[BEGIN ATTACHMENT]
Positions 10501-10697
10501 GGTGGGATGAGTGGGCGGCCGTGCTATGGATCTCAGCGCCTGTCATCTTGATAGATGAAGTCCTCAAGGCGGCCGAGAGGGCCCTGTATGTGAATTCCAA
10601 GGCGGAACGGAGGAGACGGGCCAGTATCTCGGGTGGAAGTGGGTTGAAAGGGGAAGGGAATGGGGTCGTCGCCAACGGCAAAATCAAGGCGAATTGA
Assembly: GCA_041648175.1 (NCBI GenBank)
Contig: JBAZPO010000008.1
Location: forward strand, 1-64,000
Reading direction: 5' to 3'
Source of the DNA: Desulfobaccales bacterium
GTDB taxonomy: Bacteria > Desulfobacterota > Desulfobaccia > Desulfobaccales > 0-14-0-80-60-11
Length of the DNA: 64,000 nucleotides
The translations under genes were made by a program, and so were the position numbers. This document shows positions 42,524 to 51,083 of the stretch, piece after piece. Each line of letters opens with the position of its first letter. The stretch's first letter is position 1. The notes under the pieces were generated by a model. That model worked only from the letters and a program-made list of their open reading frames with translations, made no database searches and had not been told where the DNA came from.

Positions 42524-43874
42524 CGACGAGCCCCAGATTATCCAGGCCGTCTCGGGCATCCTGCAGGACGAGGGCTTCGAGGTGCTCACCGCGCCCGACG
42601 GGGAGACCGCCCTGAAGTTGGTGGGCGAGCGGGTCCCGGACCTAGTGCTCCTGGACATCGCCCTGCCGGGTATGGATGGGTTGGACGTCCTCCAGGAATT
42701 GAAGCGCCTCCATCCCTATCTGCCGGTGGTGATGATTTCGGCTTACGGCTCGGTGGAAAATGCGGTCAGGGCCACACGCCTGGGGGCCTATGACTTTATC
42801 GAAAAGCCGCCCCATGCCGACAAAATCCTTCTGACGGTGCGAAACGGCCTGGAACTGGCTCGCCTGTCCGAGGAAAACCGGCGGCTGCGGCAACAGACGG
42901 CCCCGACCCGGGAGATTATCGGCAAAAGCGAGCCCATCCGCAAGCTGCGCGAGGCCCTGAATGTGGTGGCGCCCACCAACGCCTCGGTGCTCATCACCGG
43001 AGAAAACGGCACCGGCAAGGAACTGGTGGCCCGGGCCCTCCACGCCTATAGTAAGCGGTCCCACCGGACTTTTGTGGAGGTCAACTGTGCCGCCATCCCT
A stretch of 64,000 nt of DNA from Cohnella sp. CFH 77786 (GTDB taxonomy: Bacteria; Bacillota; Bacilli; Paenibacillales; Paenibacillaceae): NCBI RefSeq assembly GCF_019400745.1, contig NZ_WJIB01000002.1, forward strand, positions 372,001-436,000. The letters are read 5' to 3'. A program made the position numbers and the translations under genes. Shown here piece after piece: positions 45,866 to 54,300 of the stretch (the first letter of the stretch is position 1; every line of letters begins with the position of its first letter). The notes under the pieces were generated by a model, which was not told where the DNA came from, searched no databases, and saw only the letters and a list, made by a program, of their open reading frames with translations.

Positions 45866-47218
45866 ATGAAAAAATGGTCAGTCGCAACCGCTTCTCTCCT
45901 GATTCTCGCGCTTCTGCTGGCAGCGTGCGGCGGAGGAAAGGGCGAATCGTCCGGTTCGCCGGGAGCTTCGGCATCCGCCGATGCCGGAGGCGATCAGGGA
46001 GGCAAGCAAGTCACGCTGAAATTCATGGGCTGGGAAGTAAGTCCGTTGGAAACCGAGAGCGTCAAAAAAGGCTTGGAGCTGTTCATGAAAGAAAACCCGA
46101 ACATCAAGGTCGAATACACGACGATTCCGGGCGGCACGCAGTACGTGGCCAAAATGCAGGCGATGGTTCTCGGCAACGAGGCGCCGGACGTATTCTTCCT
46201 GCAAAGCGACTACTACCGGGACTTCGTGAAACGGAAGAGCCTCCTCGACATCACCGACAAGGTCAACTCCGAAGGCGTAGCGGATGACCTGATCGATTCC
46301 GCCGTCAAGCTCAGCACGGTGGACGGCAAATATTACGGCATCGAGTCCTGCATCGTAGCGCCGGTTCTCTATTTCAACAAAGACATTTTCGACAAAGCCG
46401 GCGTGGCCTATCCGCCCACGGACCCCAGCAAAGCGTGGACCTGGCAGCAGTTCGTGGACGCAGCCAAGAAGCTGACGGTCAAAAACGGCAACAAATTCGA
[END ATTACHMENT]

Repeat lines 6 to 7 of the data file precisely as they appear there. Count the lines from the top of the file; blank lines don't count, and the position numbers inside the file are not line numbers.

Location: forward strand, 1-64,000
Reading direction: 5' to 3'